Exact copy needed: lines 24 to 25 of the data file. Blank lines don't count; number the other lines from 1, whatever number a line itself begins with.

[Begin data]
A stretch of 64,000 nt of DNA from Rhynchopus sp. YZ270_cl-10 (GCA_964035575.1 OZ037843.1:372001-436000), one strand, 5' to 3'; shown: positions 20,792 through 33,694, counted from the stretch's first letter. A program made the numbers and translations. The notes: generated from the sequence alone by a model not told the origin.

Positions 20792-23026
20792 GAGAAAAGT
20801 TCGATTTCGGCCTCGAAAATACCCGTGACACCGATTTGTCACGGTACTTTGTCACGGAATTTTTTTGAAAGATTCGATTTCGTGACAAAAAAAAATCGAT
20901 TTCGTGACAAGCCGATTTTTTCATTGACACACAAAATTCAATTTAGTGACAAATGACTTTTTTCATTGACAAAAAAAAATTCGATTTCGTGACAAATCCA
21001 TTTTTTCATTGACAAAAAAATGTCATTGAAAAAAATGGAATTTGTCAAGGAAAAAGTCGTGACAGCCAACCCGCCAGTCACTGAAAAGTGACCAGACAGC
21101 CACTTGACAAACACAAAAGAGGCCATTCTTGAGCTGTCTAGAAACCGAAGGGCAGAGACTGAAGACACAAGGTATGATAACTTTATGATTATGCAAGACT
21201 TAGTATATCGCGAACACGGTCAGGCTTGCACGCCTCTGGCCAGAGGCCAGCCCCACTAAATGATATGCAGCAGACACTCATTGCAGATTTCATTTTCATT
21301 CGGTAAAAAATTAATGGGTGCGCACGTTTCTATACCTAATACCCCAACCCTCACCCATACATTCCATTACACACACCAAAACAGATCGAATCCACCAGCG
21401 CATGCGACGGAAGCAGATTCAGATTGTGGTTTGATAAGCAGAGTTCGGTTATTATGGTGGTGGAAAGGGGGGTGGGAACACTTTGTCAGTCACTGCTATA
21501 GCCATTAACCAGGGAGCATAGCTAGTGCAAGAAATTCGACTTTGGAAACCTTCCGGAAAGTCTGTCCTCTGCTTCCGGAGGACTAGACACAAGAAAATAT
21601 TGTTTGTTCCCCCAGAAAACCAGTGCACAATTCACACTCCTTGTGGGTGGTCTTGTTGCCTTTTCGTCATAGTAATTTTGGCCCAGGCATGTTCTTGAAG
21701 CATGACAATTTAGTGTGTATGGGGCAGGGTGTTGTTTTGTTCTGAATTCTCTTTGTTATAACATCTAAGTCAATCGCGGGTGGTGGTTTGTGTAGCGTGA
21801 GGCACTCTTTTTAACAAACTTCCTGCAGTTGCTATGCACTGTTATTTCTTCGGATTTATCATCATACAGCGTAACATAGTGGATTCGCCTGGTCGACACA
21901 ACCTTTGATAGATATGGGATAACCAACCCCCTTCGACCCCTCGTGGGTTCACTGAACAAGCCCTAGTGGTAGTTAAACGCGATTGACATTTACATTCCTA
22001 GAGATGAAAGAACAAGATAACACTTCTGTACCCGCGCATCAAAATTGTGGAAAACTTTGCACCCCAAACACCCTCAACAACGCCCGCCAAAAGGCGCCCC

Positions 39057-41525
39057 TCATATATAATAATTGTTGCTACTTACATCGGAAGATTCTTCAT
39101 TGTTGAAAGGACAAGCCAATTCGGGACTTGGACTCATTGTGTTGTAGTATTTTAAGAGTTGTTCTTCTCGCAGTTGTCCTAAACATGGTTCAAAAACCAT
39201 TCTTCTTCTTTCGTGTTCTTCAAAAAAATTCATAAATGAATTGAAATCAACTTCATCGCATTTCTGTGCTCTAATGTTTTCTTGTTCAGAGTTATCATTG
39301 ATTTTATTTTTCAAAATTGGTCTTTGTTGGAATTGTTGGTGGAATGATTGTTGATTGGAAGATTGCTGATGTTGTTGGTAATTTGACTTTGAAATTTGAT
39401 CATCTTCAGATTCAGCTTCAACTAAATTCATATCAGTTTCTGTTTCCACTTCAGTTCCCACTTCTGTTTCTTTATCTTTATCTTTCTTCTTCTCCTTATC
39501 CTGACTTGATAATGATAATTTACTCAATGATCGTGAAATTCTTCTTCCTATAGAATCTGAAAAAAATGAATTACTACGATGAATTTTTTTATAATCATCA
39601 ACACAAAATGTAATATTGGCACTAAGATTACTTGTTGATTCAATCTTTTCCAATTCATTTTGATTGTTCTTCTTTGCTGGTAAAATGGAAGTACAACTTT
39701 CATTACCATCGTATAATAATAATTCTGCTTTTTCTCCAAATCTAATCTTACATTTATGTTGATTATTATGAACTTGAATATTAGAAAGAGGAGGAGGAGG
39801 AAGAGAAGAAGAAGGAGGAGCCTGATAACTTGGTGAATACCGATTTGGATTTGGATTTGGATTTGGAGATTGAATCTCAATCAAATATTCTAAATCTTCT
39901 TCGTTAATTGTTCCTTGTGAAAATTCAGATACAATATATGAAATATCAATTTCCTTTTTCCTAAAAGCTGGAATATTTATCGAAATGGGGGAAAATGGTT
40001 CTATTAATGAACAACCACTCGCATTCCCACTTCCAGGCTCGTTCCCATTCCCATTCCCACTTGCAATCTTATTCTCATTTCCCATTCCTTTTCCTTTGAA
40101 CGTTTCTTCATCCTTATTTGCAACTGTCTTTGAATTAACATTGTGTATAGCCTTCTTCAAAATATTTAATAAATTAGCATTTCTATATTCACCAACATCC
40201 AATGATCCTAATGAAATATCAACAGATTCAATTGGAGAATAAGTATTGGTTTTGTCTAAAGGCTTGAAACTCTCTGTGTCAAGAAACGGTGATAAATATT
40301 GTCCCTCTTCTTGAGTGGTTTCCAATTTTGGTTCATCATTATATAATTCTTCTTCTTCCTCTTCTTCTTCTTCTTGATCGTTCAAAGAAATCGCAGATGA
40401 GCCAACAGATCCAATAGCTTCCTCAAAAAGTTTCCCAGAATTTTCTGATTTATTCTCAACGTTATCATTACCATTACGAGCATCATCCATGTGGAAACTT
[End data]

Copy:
39601 ACACAAAATGTAATATTGGCACTAAGATTACTTGTTGATTCAATCTTTTCCAATTCATTTTGATTGTTCTTCTTTGCTGGTAAAATGGAAGTACAACTTT
39701 CATTACCATCGTATAATAATAATTCTGCTTTTTCTCCAAATCTAATCTTACATTTATGTTGATTATTATGAACTTGAATATTAGAAAGAGGAGGAGGAGG